Appeals board delays likely rejection of $100M Bowers Mountain wind project

First Wind attorney Juliet Browne argues for her client at a Board of Environmental Protection appeal hearing in Augusta on Thursday.
First Wind attorney Juliet Browne argues for her client at a Board of Environmental Protection appeal hearing in Augusta on Thursday. Buy Photo
Posted May 01, 2014, at 4:43 p.m.
Last modified May 01, 2014, at 5:49 p.m.

AUGUSTA, Maine — An appeals board delayed issuing a formal decision Thursday that could decide the fate of a $100 million wind-to-energy facility proposed for Bowers Mountain. However, it said a denial of the project is likely to be upheld.

The Board of Environmental Protection voted 4-1 during a daylong meeting at the Augusta Civic Center to have staff correct spelling errors and slightly elaborate a staff recommendation reaffirming a Maine Department of Environmental Protection denial of the 16-turbine project. Board members agreed to vote on the revised recommendation at the next meeting on June 5.

Because the wording changes were slight, Department of Environmental Protection Commissioner Patricia Aho said it was probable that the project would be denied then. Project opponents expressed gratitude at the likelihood, while a First Wind spokesman said the company would strongly consider appealing to state’s top civil court if Aho’s prediction comes true.

Aho said Thursday that board members “really need the precise, actual language of the denial in front of them” before they vote “considering that there is a high likelihood of an appeal.”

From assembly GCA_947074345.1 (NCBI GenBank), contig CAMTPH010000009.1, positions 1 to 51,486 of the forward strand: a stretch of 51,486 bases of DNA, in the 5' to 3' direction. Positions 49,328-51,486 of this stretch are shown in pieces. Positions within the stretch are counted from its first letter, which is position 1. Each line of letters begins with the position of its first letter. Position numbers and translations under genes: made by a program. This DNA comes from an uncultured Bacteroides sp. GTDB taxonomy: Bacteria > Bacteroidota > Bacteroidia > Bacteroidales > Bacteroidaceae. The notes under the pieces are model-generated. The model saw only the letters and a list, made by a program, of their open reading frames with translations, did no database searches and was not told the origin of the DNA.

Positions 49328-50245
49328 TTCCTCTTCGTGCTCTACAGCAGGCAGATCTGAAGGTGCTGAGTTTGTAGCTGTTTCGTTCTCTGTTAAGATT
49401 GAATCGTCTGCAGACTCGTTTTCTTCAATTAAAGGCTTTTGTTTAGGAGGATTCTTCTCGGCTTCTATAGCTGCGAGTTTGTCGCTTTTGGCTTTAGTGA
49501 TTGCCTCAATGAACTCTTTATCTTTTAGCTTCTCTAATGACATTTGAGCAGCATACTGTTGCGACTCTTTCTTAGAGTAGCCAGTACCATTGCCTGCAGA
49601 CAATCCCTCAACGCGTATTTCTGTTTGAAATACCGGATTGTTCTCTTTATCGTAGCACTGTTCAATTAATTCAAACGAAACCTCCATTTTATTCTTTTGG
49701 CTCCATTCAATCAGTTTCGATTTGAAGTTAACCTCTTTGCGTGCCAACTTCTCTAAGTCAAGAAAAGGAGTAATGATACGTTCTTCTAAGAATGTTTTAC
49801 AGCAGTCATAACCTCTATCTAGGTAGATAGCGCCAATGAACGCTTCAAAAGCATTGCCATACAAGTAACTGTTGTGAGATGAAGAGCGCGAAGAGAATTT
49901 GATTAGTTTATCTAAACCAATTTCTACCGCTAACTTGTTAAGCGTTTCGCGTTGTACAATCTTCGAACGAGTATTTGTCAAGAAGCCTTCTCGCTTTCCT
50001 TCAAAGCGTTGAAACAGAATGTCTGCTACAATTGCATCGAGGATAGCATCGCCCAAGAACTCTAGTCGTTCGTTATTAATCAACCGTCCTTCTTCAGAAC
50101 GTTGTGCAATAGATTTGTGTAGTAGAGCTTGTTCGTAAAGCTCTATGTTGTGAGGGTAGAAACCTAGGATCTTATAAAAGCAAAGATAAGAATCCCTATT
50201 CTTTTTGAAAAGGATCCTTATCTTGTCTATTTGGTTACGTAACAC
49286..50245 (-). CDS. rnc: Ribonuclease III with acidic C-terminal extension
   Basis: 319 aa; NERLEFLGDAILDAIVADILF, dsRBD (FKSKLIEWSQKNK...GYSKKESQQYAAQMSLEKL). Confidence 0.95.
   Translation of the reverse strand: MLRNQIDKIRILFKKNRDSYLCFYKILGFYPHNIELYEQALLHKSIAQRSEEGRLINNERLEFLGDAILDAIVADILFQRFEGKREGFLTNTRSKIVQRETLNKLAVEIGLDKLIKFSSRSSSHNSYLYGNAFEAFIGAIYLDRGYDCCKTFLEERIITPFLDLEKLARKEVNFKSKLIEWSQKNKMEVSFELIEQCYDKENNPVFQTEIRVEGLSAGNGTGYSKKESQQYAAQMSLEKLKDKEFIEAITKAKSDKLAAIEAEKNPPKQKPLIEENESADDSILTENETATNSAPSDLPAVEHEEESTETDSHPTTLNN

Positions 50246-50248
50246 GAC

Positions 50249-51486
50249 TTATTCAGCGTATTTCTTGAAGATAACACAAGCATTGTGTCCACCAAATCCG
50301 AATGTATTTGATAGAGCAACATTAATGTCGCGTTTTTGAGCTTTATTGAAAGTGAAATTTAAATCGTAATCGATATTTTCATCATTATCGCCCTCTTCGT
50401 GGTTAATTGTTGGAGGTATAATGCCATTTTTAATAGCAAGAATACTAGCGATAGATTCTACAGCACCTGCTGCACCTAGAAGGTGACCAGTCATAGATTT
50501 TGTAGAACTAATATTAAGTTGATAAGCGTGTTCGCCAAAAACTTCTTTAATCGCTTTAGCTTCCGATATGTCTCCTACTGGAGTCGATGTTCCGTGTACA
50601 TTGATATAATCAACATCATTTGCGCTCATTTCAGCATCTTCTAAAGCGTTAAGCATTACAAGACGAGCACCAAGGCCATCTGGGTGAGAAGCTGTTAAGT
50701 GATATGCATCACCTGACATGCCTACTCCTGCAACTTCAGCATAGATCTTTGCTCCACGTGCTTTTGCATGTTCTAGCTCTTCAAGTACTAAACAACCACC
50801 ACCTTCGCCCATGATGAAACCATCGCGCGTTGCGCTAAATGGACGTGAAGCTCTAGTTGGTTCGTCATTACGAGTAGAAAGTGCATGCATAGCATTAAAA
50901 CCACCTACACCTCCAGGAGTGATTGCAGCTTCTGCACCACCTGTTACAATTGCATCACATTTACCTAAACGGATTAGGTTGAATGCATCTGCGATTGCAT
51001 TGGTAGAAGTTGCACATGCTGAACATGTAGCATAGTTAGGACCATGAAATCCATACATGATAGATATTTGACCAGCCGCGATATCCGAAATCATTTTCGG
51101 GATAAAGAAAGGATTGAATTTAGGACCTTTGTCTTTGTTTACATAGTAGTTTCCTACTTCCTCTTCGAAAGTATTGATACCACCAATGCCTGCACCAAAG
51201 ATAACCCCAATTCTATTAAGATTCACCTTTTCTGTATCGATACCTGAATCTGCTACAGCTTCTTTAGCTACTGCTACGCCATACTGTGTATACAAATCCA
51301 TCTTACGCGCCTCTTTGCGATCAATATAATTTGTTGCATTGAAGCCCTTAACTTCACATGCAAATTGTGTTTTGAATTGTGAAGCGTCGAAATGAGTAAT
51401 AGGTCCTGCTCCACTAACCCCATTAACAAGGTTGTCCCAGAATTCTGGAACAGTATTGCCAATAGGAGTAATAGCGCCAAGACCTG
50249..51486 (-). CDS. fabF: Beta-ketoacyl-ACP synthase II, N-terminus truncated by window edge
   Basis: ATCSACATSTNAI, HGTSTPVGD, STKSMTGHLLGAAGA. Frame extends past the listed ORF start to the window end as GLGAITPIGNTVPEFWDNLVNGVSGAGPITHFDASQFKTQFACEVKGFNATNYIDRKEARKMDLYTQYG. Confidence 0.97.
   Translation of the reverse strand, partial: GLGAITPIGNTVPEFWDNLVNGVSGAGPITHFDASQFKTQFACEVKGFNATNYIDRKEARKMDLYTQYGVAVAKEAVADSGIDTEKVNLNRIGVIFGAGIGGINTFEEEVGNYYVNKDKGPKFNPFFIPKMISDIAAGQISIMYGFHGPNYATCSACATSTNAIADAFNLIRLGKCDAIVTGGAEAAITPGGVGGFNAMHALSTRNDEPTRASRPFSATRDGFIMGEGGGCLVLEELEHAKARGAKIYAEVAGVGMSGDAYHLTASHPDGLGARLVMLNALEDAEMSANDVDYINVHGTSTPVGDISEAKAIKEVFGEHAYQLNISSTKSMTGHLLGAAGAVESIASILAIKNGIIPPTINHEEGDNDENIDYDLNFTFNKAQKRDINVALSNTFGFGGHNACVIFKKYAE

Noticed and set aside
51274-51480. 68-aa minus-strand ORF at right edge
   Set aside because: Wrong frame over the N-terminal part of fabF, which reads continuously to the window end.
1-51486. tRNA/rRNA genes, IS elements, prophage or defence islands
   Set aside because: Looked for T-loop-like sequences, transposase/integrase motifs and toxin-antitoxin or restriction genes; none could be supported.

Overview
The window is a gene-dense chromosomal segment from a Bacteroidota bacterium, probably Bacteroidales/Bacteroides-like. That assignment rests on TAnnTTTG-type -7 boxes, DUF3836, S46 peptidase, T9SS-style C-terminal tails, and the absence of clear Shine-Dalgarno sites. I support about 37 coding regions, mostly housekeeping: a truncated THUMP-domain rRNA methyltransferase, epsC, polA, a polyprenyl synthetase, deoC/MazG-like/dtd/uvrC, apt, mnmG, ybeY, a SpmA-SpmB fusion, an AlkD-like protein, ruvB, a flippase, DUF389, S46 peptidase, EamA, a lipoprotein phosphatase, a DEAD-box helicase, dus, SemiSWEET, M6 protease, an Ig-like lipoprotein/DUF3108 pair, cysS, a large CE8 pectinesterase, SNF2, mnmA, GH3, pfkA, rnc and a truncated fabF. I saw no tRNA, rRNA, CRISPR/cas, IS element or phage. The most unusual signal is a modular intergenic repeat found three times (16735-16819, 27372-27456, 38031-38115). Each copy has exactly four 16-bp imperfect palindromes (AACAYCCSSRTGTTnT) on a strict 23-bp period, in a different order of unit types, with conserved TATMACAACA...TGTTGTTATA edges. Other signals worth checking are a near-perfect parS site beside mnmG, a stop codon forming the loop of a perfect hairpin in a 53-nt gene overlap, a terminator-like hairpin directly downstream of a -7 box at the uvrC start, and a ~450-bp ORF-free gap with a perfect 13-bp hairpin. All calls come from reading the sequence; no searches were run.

Under the state’s Wind Energy Act, an appeal would be filed with the Maine Supreme Judicial Court.

Neil Kiely, a First Wind project director working for First Wind subsidiary Champlain Wind, which is proposing the project, said he was “disappointed that we aren’t going to bring this large investment to a host community that supported it.

“It sounds like they are going to deny the project,” Kiely added.

First Wind filed the appeal in September 2013.

The hearing drew about 150 people to the Civic Center meeting room. Most of the day was spent with both sides arguing visual impact standards within state law. Board Chairman Robert Foley of Wells startled project opponents when he suggested, after more than six hours of discussion, that Department of Environmental Protection staff work out a compromise plan with First Wind.

He said that staff should “evaluate the interest each one [side] has expressed and come back with something that is” acceptable to all. “Maybe everyone can come away not with everything, but with something they think is important,” Foley said.

“I wouldn’t mind seeing $100 million invested in the state of Maine,” board member Jim Parker agreed. “Again, I think there may be some opportunity where this project could move forward if it was dealt with appropriately.”

But a 10-minute recess in which both sides discussed the issues seemed to produce no agreement. The 4-1 vote followed. Alvin Ahlers of North Yarmouth cast the opposing vote. Afterwards, Kiely said state law lacked a legal mechanism by which the project could be revised at this late date.

First Wind has tried to put wind turbines atop the 90-mile string of mountains between Carroll Plantation in Penobscot County and Kossuth Township in Washington County since September 2011, when the company sited test towers there. The former Land Use Regulation Commission rejected a proposed 27-tower version of the project in April 2012. The revised 16-turbine plan was submitted to DEP a year later.

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